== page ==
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Where do I start?

Everyman filmgoer Victor Dwyer consults learned movie critics Johanna Schneller and Liam Lacey on the fine art of festival-going. Their advice? Establish your movie agenda, pack deodorant, and keep one eye out for that vigorous, dirty Dutch sex

From Saturday's Globe and Mail

Victor:

Hail thee, oh twin oracles of the filmic festival whose gods and goddess are now descending, a-glitter and a-bow-tied and a-Jimmy Choo'd, onto the klieg-light-washed shores of Tinseltown-on-the-Great-Lake. I appear before you today on bended knee, beseeching your wise counsel and in humble recognition of your role as erudite interpreters of moviedom and professional prophets of the picture show.

For, lo these many years, I - a mere citizen filmgoer and generally obtuse diviner of celluloid merit (especially when it comes to the foreign stuff) - have had a singular adroitness for choosing film-festival movies that either (a) stink more than Vancouver during a garbage strike or (b) sound good on paper but are more inscrutable, in the watching, than the logic that would lead a Sûreté du Québec officer to wear standard-issue boots on his agent-provocateur shift. What I have a genuine knack for bypassing, alas, are the cinematic gems that glow brighter than Danny Williams's halo in the fabled land of Hebron.

In front of me on my desk is a TIFF catalogue. In it are 340-something films unspooling over 10 frenzied days. At best, I can hope to see maybe one in 10 of them. Where to begin? How to decide? And, if we have time at the end, what was with those Sûreté boots?

Liam: Obviously, the right footwear is as key to a film summit as it is to a free-trade one. At TIFF, there's a whole lot of line-standing, getting toes stepped on and (gently) kicking the seat in front of you.

Victor: And, as Johanna can tell you, strategic placement of one or both feet in the door of certain middle-of-the night, column-required parties.

Johanna: But for those you need stilettos, fellas.

Liam: Also required: proper hydration, pain medication, breath-freshener and deodorant, as per any event involving long hours with germ-carrying, faux-butter-eating, haven't-been-home-since-that-9-a.m.-screening strangers in close proximity.

As for the films, you have to establish your agenda. Is your goal to see the big movies first so you can enjoy bragging rights for the rest of the fall? In that case, just track the name directors: David Cronenberg's Eastern Promises; The Coen brothers' No Country for Old Men. Also, stick to Special Presentations and the Gala programs and you'll see most of the likely Oscar faves: Paul Haggis's In the Valley of Elah; George Clooney's lawyer movie Michael Clayton; the CIA torture film Rendition, with Reese Witherspoon; Cassandra's Dream, by Woody Allen; and The Brave One, with Jodie Foster.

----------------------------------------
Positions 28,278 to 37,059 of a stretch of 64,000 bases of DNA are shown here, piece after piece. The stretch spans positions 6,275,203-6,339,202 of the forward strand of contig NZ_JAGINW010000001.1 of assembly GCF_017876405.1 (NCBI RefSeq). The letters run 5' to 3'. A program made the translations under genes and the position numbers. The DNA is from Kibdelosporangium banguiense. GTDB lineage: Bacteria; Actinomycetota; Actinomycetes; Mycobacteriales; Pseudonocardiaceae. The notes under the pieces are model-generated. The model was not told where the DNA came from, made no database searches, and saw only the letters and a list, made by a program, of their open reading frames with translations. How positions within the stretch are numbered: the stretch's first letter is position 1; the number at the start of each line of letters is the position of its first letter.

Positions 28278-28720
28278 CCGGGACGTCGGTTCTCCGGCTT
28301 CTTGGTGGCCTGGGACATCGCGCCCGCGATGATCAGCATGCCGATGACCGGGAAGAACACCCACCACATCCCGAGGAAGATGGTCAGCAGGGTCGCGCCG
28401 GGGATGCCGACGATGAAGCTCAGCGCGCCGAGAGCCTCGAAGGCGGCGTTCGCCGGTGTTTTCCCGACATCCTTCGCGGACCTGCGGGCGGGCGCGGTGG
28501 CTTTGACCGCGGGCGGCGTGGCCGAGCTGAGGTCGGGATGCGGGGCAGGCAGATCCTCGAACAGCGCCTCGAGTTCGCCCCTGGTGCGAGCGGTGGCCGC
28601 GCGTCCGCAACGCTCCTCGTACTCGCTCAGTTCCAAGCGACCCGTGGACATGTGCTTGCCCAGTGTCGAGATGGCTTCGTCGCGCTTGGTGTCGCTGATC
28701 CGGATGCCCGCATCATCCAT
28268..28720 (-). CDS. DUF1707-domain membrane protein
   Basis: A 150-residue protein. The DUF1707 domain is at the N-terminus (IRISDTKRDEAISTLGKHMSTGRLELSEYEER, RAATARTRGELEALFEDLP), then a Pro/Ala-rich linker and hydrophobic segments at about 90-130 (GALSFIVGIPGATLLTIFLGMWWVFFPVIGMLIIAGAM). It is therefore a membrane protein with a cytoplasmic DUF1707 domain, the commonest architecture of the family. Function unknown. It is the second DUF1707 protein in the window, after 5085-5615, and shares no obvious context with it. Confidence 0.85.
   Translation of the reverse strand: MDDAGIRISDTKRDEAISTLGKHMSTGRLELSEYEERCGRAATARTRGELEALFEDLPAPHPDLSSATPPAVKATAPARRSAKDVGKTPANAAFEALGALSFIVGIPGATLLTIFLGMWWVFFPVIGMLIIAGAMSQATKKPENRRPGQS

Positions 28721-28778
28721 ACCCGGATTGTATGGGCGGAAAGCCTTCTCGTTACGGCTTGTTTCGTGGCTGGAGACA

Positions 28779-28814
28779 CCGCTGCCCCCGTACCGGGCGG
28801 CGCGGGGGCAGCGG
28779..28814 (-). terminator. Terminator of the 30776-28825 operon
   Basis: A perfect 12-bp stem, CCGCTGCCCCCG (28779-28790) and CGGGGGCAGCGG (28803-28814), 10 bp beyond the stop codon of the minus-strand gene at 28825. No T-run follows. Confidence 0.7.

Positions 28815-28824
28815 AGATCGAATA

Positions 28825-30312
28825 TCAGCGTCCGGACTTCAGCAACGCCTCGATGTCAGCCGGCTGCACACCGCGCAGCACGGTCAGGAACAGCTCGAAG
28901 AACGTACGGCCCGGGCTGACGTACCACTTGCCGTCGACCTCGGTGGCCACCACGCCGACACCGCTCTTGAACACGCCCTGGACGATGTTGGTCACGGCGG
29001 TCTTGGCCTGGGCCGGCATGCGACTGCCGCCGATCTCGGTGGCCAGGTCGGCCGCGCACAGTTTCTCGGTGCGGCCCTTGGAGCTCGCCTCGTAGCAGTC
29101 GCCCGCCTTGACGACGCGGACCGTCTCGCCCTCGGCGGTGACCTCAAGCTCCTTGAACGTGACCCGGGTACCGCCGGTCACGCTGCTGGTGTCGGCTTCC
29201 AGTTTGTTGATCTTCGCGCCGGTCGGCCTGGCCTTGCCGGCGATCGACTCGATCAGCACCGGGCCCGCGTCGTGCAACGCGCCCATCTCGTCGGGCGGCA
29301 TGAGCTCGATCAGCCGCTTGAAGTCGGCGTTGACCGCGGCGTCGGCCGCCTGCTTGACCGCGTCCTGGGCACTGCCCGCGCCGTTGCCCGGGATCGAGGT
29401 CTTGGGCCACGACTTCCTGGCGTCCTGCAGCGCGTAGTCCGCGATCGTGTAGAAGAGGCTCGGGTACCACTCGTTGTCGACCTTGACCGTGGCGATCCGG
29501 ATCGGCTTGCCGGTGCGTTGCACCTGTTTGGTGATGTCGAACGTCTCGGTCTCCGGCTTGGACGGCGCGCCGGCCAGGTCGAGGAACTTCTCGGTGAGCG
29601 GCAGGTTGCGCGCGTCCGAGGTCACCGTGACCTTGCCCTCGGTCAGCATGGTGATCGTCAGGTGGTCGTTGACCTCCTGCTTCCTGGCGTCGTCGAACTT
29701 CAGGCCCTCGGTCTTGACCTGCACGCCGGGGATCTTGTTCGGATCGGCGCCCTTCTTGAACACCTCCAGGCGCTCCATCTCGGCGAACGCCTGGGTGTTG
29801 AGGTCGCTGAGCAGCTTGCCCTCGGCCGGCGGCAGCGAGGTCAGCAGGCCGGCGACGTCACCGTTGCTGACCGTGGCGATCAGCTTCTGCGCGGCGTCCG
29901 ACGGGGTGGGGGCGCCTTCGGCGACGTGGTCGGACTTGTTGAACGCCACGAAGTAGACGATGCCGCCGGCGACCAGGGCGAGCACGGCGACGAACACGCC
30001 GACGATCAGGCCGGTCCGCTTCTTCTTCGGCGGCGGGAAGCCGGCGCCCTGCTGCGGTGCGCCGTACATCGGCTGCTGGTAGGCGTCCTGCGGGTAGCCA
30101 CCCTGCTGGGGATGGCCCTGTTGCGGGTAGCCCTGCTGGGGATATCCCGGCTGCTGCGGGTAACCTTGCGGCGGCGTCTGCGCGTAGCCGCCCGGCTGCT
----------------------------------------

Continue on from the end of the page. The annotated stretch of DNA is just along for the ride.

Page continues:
Victor: Jodie channelling Bernhard Goetz channelling Aileen Wuornos - "a radical feminist militia of one" who avenges the murder of her fiancé (and, I hope everyone's sitting down, the kidnapping of her dog) by viciously terrorizing a whole lot of men. I've noticed there's also a for-the-tots counterpart to Jodie's lost-it spree in the festival's Sprockets Family Zone series. The Besieged Fortress is about a mad-as-hell, had-it-up-to-here termite colony; the catalogue promises viewers will be rabidly "cheering for the same creatures that devour your beams at home."

Johanna: Me, I plan to be first in line to see Elizabeth: The Golden Age, solely because of Clive Owen's costume and facial hair as Sir Walter Raleigh. Rrowf! I'm hoping the look catches on, at least for Halloween. It's festive all right.

Liam: Right. Its post-TIFF premiere is Oct. 12, just in time to get your jerkin patched and your codpiece padded. Which raises a question: What's the point of fighting the festival crowds to see movies that will be in the multiplex in a couple of months anyway?

For me, the heart of the festival is the Contemporary World Cinema program, about 60 or so films from all over the world that range wildly in quality, from profound to abysmal. It's like playing the slots. You lose a lot of time and some money, but every once in a while, there's a big ka-ching.

Victor: Okay, I've just flipped to that section in the catalogue, and at a glance, I'd say you're right. It's the Contemporary World Crapshoot. Several things look promising, though, especially Sarnia, Ont.-born Bruce Sweeney's American Venus, in which the always darkly divine Rebecca De Mornay plays a crazed figure-skating mom.

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